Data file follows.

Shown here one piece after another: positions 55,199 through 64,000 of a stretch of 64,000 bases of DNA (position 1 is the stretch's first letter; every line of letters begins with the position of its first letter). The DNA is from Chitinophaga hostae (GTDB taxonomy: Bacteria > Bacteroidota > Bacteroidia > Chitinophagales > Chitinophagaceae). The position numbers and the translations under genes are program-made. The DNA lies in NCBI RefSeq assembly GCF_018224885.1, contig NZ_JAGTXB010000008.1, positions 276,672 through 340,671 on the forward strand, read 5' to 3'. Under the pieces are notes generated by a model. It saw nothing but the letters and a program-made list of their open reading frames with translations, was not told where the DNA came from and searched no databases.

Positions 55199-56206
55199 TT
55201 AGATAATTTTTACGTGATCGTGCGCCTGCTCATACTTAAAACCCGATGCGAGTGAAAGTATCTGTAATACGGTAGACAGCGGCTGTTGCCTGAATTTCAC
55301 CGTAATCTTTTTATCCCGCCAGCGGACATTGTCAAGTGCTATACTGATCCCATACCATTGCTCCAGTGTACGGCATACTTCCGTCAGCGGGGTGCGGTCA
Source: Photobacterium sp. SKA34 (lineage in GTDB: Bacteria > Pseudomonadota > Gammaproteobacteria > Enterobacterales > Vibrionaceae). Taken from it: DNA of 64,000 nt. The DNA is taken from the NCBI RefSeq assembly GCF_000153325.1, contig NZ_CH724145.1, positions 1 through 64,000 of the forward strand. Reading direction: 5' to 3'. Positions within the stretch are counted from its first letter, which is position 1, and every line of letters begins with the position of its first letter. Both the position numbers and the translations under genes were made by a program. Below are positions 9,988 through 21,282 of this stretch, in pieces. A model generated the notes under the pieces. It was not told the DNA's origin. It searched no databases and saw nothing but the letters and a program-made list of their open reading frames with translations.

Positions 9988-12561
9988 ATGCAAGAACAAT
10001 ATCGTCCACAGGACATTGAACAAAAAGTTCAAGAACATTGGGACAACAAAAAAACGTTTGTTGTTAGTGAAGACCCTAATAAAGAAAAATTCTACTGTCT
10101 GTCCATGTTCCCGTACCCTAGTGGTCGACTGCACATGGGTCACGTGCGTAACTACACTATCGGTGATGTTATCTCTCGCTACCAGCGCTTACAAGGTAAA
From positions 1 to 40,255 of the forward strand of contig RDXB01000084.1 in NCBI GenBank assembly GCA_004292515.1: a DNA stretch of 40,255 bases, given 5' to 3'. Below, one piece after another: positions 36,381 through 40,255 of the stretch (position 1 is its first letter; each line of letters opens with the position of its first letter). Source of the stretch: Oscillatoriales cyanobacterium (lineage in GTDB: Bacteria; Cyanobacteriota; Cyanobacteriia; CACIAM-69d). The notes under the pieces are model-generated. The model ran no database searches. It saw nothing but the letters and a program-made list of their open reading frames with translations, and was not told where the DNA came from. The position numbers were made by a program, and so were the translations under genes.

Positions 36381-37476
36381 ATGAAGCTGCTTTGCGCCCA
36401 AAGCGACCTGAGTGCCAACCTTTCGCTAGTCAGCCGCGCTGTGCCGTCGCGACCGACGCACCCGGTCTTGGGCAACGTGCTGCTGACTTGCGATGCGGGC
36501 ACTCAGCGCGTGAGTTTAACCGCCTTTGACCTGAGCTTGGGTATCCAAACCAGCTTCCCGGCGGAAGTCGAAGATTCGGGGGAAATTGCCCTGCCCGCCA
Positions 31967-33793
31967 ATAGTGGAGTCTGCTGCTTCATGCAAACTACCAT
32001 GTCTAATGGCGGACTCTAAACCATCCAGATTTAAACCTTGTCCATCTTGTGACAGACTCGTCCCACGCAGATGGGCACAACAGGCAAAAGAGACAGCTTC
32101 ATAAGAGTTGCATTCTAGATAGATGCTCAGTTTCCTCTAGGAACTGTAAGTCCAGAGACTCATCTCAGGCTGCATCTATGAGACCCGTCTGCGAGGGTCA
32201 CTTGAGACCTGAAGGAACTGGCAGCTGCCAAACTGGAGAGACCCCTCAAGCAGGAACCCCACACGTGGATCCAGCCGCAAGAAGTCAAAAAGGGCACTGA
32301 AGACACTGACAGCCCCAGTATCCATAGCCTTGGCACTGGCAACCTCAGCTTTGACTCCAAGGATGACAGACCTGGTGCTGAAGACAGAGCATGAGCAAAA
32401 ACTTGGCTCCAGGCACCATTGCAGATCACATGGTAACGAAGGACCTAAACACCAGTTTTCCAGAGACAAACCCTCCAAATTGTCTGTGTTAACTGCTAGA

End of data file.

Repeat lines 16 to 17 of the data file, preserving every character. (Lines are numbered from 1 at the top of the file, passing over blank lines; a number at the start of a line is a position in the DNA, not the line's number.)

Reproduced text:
Positions 31967-33793
31967 ATAGTGGAGTCTGCTGCTTCATGCAAACTACCAT